The What

TED began life in 1984 and is a non-profit organisation devoted to spreading ideas, usually in the form of short, powerful talks. TEDx events are independently run events to help share ideas in communities around the world.
Via a contact’s LinkedIn post I saw that TEDx was coming to Bristol and a few months before I arranged to meet with TEDxBristol’s curator to discuss options on how I could get involved and share my expertise. Her vision was to curate a show-stopping event, sell out the whole of Colston Hall and inspire the citizens of the city and beyond.
On joining the merry band of volunteers I started off as a Speaker Liaison working on communicating with speakers, giving information and briefing them on requirements. As the event grew and the complexity increased my role evolved to be that of Logistics and Facilities Manager. In a nutshell everything which took place outside of the auditorium was my responsibility.
The How
The whole of the TEDxBristol team worked on a voluntary basis and quickly evolved into a fairly full-time role. The responsibility of the Atrium elements of the event were a huge undertaking as it involved everything from defining the space for the various elements, liaison with Colston Hall and risk assessment.
TED sets out very strict guidelines on what can and cannot be done at a TEDx event and I had to avail myself of these rules very quickly especially as we had some great ideas for using the huge atrium space for lots of elements to keep delegates engaged during the day and during the breaks.
We really wanted to make the speakers accessible beyond the constraints of their 18 minutes. Many speakers were talking about projects and research they had been involved in and we seized this opportunity for them to showcase their projects in the large space and talk directly to delegates in smaller groups personalising the experience.
2015 was also the year Bristol was European Green Capital so the team came along to talk delegates in the break about their green aspirations. In conjunction with this we also had card-only name badges, we recycled lanyards, produced generic signage so it could be used again, partnered with local companies and did away with goody bags. One of our sponsors was Ecosurety who were providing all attendees with a keep-cup – I still use mine to this day! First Bus even shuttled delegates from points across the city to Colston Hall on their ‘poo bus’.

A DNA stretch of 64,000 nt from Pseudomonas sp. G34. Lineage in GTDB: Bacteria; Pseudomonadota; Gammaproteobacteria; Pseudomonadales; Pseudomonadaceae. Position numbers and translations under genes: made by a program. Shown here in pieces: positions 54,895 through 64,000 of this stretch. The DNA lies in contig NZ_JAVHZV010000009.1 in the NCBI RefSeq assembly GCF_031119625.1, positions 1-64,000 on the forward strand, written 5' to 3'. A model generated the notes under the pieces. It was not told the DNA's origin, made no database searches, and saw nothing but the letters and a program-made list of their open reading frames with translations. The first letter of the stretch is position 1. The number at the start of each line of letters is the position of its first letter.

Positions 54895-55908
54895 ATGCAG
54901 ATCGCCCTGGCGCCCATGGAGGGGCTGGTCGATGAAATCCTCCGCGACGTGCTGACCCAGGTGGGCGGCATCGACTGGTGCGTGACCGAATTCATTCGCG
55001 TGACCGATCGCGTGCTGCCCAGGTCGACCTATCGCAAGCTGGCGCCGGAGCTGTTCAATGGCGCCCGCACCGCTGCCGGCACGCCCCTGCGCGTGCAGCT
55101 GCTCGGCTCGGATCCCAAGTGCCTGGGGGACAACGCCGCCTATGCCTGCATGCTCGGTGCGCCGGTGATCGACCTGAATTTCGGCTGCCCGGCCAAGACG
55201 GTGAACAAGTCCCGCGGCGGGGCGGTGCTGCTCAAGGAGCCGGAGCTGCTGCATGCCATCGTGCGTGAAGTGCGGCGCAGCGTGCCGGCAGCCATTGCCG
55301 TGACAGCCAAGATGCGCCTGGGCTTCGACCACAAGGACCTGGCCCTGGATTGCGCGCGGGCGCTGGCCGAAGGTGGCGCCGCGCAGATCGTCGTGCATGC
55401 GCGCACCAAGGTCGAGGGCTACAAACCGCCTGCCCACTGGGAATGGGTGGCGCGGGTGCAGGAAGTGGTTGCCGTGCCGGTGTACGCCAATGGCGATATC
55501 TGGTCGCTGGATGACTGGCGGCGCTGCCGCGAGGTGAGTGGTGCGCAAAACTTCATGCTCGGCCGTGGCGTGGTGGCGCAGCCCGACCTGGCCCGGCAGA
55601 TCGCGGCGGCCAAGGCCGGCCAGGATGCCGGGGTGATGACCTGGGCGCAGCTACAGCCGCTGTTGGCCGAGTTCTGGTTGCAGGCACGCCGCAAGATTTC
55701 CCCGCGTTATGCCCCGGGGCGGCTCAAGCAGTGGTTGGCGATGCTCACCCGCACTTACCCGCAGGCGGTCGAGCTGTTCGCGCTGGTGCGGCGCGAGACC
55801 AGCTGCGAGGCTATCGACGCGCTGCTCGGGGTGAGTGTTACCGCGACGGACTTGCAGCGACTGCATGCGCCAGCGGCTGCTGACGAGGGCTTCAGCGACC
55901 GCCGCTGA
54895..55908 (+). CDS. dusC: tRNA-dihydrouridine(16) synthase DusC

Working with Colston Hall we coordinated staffing, public access to the atrium (the box office is open and doesn’t get closed while events are on), the safety of the number of delegates in attendance and how the catering outlets would be able to service 1,800 people in the breaks (I even had to ensure the keep-cups would fit in their café coffee machines).
The other main element I has responsibility for was the design and print of name badges, programmes and print signage and branding. With the exception of the printed large-scale programmes, I made the decision early on to make the rest of the signage and banners to be date and event neutral so they could be used again. To save on printing name badges and individual programmes we combined the two – name on one side, programme on the other and as they were one-time use we made them 100% recyclable.
TEDxBristol 2015 was, at the time, the largest TEDxBristol event undertaken, the most ambitious and complex. At that time it was certainly my biggest project and whilst it was sheer hard work it was without doubt a career high working with an amazing team, all pro bono, to deliver a world-class TEDx event and I am proud to have been a part of it.

Photos © Tom Glendinning and Paola Davis